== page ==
Evaluating the effectiveness of Hazard training among construction workers across Canada

The purpose of this research is to determine the range of hazard identification training across Canada and gauge its perceived effectiveness among construction workers.

Who Can Take Part
Participants will need to be 18 years of age or older and currently working in the construction industry for a minimum of 6 months. You will need to access this study online using your own device (for example a laptop or tablet).

What you will be asked to do
If you choose to participate in this research, you will be asked to complete a 20-question survey. We will ask you a bit about yourself such as your role in the construction industry, how long you have worked in the industry and whether you have been in a workplace. Other questions will focus on current hazard identification trainings methods currently used in Canada, and to gauge its effectiveness. You may take part in the survey even if you haven’t completed any hazard identification training. Questions will include mostly multiple choice with a few rating and open-ended questions. The survey should take less than 20 minutes to complete.

Participation is Voluntary
Your participation in this research is entirely your choice. You are welcome to stop the experiment at any time if you no longer want to participate. All you need to do is close your browser. No incomplete datasets will be used in our analyses. Because you data is anonymous, we will not be able to remove you data after your complete the survey.

Privacy and Compensation
Your dataset will be anonymous. This means that there are no questions in the experiment that ask for identifying details such as your name. There are open ended questions, we may use some quotations from the open ended questions in our research. If there is any identifying information in the quotations, we will remove it before we use them.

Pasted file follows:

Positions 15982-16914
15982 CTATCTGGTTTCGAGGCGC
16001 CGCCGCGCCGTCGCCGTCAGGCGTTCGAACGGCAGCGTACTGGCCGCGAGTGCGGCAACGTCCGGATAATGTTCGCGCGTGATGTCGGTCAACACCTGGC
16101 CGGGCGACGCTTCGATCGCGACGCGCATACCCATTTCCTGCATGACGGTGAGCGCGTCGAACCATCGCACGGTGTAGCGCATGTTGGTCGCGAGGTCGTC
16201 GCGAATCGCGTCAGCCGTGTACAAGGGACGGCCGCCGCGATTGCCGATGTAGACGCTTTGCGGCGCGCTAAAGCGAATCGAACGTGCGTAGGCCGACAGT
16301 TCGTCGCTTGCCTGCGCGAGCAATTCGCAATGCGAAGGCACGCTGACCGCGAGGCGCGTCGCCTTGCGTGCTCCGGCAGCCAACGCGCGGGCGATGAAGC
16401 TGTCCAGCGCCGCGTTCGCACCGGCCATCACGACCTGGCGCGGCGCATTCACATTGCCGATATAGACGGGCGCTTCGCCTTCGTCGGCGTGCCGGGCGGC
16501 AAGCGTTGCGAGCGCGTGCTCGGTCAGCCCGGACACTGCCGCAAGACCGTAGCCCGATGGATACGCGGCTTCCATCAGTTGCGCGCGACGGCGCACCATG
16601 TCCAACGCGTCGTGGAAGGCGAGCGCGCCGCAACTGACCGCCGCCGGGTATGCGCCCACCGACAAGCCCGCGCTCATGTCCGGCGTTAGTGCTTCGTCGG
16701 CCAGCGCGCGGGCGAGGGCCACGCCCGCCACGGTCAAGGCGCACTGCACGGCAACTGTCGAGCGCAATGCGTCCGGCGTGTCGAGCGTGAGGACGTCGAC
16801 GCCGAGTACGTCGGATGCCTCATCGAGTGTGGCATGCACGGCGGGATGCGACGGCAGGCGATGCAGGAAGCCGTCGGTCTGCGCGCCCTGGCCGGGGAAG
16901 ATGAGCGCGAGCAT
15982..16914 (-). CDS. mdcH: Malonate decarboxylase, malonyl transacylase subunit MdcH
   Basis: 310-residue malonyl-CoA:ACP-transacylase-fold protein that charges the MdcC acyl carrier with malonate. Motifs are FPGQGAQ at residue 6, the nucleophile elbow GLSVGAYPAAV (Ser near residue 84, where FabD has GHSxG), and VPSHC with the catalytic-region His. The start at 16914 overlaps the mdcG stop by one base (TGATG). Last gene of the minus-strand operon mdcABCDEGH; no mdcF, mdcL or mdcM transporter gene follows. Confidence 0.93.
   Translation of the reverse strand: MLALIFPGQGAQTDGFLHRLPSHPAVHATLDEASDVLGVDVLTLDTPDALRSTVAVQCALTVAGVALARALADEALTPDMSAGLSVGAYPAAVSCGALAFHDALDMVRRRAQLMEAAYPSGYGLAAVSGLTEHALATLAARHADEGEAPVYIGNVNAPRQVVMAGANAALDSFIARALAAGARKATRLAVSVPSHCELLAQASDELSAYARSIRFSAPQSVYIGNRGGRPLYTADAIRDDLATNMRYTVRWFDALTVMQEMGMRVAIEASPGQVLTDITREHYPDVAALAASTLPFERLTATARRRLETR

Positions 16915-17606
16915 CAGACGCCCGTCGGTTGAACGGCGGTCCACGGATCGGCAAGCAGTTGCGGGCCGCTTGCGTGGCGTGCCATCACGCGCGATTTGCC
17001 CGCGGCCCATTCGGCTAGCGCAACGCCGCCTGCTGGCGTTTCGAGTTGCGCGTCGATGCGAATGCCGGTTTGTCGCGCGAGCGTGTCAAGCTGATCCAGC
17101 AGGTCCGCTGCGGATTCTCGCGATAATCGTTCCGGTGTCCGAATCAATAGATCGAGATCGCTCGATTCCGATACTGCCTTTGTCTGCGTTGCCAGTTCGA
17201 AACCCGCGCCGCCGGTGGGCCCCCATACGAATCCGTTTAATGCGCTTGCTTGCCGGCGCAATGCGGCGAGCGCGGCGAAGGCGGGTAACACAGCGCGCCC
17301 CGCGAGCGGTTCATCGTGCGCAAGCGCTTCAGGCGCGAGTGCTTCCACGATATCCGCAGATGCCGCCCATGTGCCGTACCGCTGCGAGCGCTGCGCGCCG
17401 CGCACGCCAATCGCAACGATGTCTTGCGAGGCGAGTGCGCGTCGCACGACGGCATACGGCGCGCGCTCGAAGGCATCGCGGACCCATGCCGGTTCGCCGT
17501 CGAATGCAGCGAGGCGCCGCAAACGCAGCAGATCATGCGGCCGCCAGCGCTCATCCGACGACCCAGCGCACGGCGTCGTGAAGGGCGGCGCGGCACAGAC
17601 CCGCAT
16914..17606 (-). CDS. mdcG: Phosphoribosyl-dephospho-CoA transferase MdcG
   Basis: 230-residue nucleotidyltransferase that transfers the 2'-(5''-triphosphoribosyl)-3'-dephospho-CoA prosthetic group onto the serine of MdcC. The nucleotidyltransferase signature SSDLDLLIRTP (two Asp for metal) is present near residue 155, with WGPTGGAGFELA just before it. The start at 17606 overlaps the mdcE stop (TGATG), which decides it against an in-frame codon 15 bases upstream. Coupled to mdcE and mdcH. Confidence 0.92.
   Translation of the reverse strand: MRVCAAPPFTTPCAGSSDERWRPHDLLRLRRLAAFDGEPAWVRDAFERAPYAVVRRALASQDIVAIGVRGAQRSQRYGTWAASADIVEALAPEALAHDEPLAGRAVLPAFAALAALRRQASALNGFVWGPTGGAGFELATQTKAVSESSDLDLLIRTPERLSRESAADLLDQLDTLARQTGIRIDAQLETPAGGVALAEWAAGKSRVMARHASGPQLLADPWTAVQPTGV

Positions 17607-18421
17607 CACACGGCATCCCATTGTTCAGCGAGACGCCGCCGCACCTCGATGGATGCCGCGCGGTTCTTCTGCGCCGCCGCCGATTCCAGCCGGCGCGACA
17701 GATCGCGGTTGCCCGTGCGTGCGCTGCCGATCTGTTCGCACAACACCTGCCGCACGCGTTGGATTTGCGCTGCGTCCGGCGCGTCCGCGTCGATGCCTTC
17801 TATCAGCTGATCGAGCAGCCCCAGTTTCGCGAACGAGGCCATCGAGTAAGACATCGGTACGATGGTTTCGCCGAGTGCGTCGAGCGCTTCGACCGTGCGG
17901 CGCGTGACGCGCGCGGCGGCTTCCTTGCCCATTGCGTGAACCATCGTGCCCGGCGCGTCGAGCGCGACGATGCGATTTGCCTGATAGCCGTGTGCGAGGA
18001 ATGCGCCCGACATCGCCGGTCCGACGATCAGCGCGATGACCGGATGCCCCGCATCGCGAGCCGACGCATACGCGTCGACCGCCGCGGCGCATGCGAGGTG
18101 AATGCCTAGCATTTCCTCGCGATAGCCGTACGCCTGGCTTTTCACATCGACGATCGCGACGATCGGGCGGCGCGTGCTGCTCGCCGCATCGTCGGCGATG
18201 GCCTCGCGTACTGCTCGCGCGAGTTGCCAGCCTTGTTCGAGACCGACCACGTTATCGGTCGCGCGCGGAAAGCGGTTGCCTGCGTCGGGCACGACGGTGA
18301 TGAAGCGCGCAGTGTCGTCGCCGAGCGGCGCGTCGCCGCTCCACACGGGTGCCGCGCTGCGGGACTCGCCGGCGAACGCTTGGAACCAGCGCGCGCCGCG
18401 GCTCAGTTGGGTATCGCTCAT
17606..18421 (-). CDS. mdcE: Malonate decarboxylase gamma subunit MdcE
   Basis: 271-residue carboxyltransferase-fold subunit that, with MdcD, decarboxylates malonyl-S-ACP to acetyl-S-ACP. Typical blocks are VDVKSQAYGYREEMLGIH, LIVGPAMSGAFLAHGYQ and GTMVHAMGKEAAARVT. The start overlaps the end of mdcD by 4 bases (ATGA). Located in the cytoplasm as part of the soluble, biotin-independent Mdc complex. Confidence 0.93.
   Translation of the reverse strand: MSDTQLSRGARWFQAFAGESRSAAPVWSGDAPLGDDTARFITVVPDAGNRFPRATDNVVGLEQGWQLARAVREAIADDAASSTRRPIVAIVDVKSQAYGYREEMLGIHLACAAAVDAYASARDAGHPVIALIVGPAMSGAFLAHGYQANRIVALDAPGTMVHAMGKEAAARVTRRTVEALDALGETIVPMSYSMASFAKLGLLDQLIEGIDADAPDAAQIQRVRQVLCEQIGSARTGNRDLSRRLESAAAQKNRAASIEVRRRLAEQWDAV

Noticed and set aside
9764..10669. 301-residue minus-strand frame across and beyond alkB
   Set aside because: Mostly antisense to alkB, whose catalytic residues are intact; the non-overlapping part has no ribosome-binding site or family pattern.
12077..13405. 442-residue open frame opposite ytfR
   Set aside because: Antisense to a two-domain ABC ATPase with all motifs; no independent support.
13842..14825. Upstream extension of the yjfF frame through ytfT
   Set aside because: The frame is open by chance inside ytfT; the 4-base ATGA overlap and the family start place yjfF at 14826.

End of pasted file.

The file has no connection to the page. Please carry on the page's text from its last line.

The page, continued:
At the end of the survey you will be shown a link to provide you email address for compensation and to receive study results. This information will not be linked to your data. If you provide your email you will be put in a draw for 1 of 2 $50 Marks work Warehouse gift cards and we will send you a summary of the study results.

Potential Risks
It is not expected that participants experience psychological stress from answering any of the questions, however if you have experienced a workplace injury or accident prior to, this could cause you some distress in remembering the incident. You may exit the survey at anytime.

Data Storage
All responses will be saved at first on a secure Dalhousie server. I will describe and share general findings of this research in presentations and scientific journals: I will keep the anonymous dataset indefinitely as it may be used in future research. I will share your anonymous data in a public research database hosted on Canadian servers where it may be used by other scientists to advance knowledge. Responses from open-ended questions will be excluded from the servers because of the potential identifiability.

Other Benefits
There will be no direct benefits to the participants. The indirect benefit is that results will provide information that could be used to design programs to improve hazard identification training.
Questions about the study?

You should discuss any questions you have about this study with us. Please ask as many questions as you like before or after participating. You can contact jc526075@dal.ca if you have further questions before participating. We will try to reply quickly to any questions but note that it may take up to 24-48 hours to receive a reply if you are contacting us during evenings or weekends (based on Atlantic Time).

If you have any ethical concerns about your participation in this research, you may contact Research Ethics, Dalhousie University at (902) 494-3423, or email ethics@dal.ca (and reference REB file # 2022-6199).

If you agree to complete the experiment, please select the next button. If you do not agree to complete the experiment, please exit this webpage now.